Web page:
Mark Hulbert opines in MarketWatch that “The stock market has to fall a lot further before the valuation indicators will be blowing in the direction of higher prices.” He looks at six valuation indicators and maintains that “recent weakness has simply worked off an extreme overvaluation.” Hulbert notes that current valuations are higher than at 71% to 89% of bull market peaks back to 1900.
Specifically, he points to the following:
- Price/book ratio is at 2.6 to 1, which is higher than at 23 of the 28 bull market peaks since the 1920s.
- Price/sales ratio is at 1.1 to 1, which is higher than at 16 of the 18 bull market peaks since the 1950s.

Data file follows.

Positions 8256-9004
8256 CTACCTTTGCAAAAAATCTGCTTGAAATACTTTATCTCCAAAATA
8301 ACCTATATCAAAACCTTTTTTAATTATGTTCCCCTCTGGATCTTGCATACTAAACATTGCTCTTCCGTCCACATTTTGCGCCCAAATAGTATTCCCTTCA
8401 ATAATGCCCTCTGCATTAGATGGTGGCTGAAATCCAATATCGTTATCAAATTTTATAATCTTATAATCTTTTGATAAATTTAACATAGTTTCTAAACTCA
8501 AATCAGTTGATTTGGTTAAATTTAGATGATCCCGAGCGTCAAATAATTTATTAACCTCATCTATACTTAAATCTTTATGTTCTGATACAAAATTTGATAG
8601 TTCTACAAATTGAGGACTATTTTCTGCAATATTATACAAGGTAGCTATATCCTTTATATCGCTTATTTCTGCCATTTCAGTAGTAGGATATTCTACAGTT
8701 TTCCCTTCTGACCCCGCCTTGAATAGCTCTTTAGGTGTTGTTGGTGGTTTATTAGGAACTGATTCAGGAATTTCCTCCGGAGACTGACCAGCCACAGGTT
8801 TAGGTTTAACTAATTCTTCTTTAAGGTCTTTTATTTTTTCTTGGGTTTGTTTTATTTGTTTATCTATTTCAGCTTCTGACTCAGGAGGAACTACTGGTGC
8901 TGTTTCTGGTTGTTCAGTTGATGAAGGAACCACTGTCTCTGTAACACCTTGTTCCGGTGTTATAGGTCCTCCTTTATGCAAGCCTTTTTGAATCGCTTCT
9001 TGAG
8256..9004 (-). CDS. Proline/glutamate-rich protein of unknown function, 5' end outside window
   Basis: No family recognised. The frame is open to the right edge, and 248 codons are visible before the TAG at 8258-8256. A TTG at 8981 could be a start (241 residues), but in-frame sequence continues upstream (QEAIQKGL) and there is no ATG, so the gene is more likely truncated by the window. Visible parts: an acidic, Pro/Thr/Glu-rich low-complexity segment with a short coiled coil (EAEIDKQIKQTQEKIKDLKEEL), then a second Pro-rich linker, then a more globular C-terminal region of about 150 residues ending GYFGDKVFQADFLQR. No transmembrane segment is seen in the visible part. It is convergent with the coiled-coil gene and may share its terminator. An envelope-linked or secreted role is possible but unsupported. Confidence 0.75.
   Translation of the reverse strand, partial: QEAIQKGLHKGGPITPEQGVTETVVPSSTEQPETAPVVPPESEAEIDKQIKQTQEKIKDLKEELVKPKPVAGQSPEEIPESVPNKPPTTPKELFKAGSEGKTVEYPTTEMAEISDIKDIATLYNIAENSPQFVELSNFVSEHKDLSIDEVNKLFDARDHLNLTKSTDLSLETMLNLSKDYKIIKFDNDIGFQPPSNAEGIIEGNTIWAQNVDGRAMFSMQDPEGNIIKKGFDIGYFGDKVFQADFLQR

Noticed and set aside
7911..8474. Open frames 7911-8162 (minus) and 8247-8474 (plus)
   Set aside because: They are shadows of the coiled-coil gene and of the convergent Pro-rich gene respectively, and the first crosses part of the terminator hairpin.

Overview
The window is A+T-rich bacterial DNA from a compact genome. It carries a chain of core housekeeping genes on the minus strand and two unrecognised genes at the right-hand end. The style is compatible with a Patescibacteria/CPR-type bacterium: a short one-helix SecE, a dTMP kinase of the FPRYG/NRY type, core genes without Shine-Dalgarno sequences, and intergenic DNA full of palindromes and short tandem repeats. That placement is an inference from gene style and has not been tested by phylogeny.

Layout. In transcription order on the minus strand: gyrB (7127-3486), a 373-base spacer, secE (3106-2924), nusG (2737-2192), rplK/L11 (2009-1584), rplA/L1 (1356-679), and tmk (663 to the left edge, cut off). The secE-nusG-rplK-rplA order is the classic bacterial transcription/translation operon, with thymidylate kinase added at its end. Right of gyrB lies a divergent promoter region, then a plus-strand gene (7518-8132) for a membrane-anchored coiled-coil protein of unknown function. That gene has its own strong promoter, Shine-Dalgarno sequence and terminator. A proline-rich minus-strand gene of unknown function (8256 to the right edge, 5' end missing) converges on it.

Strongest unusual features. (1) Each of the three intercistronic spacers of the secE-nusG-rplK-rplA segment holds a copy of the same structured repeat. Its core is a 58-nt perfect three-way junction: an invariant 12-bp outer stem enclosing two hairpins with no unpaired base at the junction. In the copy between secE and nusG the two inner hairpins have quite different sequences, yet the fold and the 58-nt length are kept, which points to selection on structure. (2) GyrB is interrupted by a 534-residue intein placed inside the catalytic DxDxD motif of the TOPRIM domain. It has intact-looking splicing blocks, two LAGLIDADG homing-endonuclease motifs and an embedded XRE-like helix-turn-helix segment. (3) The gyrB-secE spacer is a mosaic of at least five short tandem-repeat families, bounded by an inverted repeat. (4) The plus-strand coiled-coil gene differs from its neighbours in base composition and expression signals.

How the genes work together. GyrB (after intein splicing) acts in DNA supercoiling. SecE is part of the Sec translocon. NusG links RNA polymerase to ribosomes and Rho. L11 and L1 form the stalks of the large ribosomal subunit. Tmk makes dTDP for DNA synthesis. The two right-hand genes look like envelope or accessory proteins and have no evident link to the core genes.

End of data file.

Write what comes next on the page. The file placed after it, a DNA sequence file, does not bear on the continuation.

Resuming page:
- Dividend yield is at 2.2% for the S&P 500, which is higher than at 30 of the 35 bull market peaks since 1900.
- Cyclically adjusted price/earnings ratio is at 25.9, which is higher than at 30 of the 35 bull market peaks since 1900.
- The “Q ratio” developed by Nobel laureate James Tobin shows the market to be more overvalued than 31 of the 35 bull market peaks since 1900.
- Price-to-earnings ratio is estimated at 20.1 to 1, which is higher than at 71% of past bull-market peaks.